Technological innovation in the roofing industry recently has focused on roof systems that incorporate environmental features such as cool roofing materials, photovoltaic collectors and surface vegetation. A less visible environmental aspect of roof systems involves the amount of waste generated by their construction and demolition. Asphalt shingle tear-off that ordinarily would be sent to landfills is now more frequently being recycled into hot-mix asphalt (HMA) for road construction.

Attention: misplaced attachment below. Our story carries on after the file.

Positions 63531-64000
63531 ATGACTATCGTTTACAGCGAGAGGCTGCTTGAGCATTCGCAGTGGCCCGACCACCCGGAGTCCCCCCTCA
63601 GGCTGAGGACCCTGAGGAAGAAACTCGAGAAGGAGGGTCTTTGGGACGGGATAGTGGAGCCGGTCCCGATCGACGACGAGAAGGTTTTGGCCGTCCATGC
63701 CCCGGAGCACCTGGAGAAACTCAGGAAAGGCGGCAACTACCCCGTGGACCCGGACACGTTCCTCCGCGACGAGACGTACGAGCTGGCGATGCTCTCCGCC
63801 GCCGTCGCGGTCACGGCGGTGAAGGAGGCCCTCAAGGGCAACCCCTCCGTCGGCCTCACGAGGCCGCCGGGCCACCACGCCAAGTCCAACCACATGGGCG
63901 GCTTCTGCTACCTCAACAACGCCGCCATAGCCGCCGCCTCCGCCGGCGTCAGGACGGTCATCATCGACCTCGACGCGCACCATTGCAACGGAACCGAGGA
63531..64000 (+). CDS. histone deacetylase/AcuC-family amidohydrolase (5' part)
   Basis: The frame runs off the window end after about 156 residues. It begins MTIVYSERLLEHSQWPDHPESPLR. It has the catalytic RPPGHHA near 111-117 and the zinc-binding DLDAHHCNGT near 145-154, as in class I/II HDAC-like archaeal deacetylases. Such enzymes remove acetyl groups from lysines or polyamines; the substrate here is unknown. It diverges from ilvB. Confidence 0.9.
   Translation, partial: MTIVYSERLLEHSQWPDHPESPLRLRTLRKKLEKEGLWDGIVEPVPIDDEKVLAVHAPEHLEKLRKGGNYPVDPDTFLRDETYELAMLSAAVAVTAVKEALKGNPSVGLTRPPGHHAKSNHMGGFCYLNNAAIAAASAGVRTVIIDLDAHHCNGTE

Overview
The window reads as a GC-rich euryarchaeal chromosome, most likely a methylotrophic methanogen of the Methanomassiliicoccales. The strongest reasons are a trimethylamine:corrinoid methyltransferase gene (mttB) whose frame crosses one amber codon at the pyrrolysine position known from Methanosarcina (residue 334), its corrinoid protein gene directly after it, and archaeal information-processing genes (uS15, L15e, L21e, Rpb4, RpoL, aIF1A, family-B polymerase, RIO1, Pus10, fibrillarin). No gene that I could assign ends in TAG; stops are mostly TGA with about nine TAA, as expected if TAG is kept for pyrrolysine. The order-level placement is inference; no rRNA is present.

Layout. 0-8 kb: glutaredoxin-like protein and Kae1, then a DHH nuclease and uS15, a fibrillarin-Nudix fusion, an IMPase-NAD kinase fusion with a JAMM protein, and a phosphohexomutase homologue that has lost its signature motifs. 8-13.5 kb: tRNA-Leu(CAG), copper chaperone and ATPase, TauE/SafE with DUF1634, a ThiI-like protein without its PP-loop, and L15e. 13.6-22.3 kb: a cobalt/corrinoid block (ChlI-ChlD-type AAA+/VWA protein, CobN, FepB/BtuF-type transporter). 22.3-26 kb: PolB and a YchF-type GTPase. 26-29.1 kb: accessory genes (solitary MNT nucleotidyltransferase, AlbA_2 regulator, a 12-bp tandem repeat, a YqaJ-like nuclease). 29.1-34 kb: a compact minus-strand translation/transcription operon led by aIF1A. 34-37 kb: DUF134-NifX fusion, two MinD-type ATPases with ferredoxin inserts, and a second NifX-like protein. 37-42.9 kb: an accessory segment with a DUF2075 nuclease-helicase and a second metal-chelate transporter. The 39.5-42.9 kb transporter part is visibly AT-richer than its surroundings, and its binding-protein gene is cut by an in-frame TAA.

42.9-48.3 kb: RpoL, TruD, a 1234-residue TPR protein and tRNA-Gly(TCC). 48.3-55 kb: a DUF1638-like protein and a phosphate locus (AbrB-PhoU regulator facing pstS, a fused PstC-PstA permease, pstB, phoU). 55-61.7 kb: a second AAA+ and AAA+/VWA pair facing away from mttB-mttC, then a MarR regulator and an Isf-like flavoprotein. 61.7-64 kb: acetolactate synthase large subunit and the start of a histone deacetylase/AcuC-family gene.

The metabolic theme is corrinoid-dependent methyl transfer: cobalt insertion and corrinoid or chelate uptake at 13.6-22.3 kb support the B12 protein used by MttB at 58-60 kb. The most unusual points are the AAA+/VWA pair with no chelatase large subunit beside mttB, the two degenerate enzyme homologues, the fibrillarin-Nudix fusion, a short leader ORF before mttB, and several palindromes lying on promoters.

Early efforts to use asphalt shingles in HMA focused exclusively on scraps or waste from the initial manufacturing process. Manufacturers' shingle waste is easy to combine with HMA because it contains valuable asphalt and aggregates, can be ground, is free of contaminants, and requires simple material delivery or pick-up.
However, using asphalt shingle tear-off in HMA raises some issues. Chief among these is contamination—asbestos, nails, plastic, wood and other debris diminish the material's integrity, and most state paving specifications have not allowed its use. However, research is under way to test the suitability of shingle tear-off in HMA applications and assess its economic value to state departments of transportation and private HMA users.